Two nights ago I spent three hours looking at embellishments online – weighing the pros and cons of rhinestone size, shape, and color; checking a ruler for relative size of charms; figuring out per piece prices on packaging; comparing the merits of glitter cord versus metallic cord … you get the picture. After dangling my toes in the wholesale supply market I presented my list to Lochinvar like a cat dropping a goldfish at her owner’s feet (and with about the same result). Needless to say he really just didn’t know what to do with this detailed list of shiny bits meant for our kits. (This is a good example of how to not sweat the small stuff – get someone else to do it for you. Of course, the down side to that is you are stuck with someone else’s decisions.) On the other hand, the right assortment of embellishments will add value to our pieces and (hopefully) make people want to buy them. Ultimately, Lochinvar did what all good partners do – he said, “This looks great!” and smiled encouragingly, even though he wasn’t really sure what I had done.

So, every time I spend hours doing something that looks insignificant I find myself contemplating whether or not I’m overthinking it or spinning my wheels for too long. After all, I have a deadline to meet. Which, of course, is another double-edged sword. While some people balk at deadlines, I tend to thrive under them. My ability to work under tight deadlines helped me land (and keep) my first writing job at The Mountain Press (my hometown newspaper), and it’s a skill that has served me well over my 23-year teaching career (especially when it comes to getting essays graded). However, deadlines are also stressful. They impose a sense of urgency that keeps me awake at night and demands time away from relaxing activities like enjoying a dirty martini and a James Bond movie with a cat in my lap.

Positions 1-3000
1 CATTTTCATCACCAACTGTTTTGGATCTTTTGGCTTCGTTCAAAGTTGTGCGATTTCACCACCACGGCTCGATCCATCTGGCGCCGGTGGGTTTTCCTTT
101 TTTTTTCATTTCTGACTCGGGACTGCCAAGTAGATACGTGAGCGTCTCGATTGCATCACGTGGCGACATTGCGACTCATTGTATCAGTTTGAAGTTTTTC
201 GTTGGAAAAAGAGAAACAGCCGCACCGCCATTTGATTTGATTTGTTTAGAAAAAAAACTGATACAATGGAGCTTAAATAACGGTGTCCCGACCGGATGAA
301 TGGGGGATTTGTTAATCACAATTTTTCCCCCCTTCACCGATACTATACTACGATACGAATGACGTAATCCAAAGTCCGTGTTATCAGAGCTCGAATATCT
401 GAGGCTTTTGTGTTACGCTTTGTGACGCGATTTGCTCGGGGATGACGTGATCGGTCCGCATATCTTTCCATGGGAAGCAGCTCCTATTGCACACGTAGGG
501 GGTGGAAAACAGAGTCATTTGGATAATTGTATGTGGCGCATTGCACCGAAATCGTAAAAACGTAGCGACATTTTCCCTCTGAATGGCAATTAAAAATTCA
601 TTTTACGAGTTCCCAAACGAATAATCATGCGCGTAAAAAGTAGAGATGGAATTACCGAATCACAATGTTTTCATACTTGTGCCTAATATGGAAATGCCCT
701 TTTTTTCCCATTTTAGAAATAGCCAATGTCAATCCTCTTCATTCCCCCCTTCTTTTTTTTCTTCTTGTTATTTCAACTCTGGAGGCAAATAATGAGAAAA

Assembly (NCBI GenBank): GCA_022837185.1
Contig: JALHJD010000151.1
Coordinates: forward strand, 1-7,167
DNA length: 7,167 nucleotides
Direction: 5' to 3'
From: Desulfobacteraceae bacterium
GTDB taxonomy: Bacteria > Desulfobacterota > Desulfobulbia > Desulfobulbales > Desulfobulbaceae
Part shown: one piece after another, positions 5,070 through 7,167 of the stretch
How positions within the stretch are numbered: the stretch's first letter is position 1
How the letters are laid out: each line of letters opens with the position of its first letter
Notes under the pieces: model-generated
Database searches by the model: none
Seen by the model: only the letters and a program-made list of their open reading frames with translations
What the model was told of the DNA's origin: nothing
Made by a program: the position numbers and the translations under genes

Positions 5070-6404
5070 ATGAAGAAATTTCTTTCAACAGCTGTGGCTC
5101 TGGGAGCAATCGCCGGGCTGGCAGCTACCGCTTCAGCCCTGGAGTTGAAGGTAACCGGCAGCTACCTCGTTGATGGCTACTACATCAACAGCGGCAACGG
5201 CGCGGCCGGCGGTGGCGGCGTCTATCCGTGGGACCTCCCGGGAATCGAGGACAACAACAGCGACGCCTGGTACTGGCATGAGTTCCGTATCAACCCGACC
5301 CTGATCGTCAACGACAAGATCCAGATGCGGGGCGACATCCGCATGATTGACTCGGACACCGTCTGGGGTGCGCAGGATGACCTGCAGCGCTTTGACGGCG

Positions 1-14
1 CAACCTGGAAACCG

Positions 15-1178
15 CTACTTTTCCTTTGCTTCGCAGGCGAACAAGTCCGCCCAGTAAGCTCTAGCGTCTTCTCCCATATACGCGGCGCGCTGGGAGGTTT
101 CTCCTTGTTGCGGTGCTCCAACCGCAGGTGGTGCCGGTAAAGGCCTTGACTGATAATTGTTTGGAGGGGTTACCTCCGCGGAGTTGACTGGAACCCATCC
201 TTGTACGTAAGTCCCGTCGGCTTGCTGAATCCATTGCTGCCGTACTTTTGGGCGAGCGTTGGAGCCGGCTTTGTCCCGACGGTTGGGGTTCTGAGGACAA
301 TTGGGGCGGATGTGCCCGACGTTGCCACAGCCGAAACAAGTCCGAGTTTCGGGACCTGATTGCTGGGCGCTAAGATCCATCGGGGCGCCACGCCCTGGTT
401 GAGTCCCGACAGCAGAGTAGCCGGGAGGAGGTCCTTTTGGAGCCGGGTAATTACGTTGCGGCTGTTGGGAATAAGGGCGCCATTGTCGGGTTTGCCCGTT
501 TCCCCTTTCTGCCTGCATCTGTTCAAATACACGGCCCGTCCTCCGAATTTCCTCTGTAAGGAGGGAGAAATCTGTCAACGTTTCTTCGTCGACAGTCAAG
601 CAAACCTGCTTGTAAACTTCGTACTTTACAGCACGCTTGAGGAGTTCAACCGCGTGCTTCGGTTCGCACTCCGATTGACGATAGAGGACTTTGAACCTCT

I guess, in the end, the trick is choosing which details to give time to. If I sweat the right details (but not all the details) perhaps that will be enough.

 

 

Crafting Can Save the World (or at least your sanity)

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Frequently people ask me what I “get” out of crafting. They point out that it takes a lot of time, it can be messy, and the materials take up valuable storage space. While all of these ideas are true to some extent, crafting provides a plethora of benefits.